Robert A Scott, Audrey Y Chu, Niels Grarup, Alisa K Manning, Marie-France Hivert, Dmitry Shungin, Anke Tönjes, Ajay Yesupriya, Daniel Barnes, Nabila Bouatia-Naji, Nicole L Glazer, Anne U Jackson, Zoltán Kutalik, Vasiliki Lagou, Diana Marek, Laura J Rasmussen-Torvik, Heather M Stringham, Toshiko Tanaka, Mette Aadahl, Dan E Arking & 87 others
Gene-lifestyle interactions have been suggested to contribute to the development of type 2 diabetes. Glucose levels 2 h after a standard 75-g glucose challenge are used to diagnose diabetes and are associated with both genetic and lifestyle factors. However, whether these factors interact to determine 2-h glucose levels is unknown. We meta-analyzed single nucleotide polymorphism (SNP) × BMI and SNP × physical activity (PA) interaction regression models for five SNPs previously associated with 2-h glucose levels from up to 22 studies comprising 54,884 individuals without diabetes. PA levels were dichotomized, with individuals below the first quintile classified as inactive (20%) and the remainder as active (80%). BMI was considered a continuous trait. Inactive individuals had higher 2-h glucose levels than active individuals (ß = 0.22 mmol/L [95% CI 0.13-0.31], P = 1.63 × 10(-6)). All SNPs were associated with 2-h glucose (ß = 0.06-0.12 mmol/allele, P = 1.53 × 10(-7)), but no significant interactions were found with PA (P > 0.18) or BMI (P = 0.04). In this large study of gene-lifestyle interaction, we observed no interactions between genetic and lifestyle factors, both of which were associated with 2-h glucose. It is perhaps unlikely that top loci from genome-wide association studies will exhibit strong subgroup-specific effects, and may not, therefore, make the best candidates for the study of interactions.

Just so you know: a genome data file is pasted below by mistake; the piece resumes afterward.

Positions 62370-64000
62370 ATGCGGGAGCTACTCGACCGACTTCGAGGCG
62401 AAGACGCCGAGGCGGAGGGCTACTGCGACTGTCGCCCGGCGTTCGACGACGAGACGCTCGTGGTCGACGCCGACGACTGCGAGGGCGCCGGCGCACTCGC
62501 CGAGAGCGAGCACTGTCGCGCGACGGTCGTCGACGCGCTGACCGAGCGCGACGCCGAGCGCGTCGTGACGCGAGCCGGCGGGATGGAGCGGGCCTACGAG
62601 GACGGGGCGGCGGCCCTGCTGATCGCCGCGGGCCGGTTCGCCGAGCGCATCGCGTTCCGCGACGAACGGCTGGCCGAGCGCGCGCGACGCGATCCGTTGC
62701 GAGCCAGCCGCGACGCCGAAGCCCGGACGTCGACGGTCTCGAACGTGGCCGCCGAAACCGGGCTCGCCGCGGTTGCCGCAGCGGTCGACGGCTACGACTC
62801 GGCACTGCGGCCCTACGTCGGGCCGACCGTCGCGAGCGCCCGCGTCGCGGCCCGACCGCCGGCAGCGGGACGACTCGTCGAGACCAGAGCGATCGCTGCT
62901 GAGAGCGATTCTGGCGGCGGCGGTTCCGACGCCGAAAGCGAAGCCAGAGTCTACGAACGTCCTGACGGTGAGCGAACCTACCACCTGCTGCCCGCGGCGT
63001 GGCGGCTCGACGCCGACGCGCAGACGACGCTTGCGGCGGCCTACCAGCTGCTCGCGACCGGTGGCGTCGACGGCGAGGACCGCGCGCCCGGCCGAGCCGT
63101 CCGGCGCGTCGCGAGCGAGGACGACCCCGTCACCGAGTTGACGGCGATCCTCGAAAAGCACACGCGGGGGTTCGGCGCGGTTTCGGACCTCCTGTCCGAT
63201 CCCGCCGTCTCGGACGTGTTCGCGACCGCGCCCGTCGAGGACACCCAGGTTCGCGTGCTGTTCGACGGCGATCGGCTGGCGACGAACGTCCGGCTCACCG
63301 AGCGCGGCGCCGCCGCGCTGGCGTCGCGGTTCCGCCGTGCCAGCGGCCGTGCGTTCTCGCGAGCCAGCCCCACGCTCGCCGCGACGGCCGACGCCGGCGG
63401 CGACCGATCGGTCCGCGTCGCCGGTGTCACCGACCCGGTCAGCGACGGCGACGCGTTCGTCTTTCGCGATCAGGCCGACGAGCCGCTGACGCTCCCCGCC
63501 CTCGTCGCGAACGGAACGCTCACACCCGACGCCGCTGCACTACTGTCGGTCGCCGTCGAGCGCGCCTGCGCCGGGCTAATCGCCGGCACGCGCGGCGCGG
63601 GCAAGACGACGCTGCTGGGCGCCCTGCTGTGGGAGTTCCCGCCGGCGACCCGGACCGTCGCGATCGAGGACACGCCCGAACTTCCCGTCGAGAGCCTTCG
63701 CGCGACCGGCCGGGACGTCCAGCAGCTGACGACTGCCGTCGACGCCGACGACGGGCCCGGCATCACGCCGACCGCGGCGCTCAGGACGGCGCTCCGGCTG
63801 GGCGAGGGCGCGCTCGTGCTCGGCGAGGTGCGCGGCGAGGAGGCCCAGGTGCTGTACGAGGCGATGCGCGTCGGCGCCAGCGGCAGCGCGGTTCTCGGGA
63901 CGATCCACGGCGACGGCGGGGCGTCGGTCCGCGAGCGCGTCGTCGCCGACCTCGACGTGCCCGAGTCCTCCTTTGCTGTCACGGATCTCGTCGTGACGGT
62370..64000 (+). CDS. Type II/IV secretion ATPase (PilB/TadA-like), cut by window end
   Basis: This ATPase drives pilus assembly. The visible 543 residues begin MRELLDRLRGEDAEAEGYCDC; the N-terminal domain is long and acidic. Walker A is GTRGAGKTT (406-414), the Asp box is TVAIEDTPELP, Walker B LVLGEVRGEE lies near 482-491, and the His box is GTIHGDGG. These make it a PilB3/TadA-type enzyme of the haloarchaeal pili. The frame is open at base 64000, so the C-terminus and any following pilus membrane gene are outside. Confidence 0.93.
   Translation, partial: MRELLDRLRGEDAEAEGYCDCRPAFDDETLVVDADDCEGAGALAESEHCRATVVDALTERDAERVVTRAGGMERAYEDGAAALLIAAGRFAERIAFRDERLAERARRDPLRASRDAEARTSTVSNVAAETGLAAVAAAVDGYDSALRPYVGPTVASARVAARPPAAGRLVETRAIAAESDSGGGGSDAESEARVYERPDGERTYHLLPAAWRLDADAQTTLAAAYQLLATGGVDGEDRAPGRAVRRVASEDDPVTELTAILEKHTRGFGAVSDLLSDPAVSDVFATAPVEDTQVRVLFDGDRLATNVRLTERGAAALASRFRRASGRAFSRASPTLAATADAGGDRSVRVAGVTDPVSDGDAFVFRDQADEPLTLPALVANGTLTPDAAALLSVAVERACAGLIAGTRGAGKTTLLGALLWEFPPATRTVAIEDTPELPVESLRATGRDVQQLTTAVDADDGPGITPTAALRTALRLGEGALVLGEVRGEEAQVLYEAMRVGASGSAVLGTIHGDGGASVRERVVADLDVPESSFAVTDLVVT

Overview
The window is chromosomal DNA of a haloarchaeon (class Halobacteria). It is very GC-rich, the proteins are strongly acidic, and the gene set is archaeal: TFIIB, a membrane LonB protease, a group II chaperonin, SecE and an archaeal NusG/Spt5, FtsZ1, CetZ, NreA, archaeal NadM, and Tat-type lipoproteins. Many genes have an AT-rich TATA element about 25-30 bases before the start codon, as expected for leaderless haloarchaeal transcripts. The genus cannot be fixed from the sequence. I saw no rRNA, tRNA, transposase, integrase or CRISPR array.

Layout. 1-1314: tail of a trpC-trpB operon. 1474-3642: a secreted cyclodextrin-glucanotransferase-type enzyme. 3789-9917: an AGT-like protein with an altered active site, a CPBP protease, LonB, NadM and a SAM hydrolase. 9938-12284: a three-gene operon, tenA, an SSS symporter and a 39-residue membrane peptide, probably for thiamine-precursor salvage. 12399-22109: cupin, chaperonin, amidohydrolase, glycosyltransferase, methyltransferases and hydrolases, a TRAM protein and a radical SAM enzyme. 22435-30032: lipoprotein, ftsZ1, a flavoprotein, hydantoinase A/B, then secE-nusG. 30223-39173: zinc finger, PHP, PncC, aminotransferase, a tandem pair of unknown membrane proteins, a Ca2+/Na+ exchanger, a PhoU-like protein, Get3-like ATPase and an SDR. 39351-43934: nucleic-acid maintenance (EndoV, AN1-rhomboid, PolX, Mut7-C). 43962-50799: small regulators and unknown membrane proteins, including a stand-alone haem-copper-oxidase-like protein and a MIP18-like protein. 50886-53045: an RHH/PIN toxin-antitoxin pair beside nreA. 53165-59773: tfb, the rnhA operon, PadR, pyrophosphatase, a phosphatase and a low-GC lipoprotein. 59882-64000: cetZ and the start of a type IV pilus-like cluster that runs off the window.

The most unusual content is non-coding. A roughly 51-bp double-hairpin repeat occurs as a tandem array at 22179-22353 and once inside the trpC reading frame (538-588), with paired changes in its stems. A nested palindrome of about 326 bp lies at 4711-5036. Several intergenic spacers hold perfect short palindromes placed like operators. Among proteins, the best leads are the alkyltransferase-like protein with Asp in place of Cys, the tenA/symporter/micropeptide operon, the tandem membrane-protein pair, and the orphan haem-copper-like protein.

|Number of pages||6|
|Publication status||Published - 2012|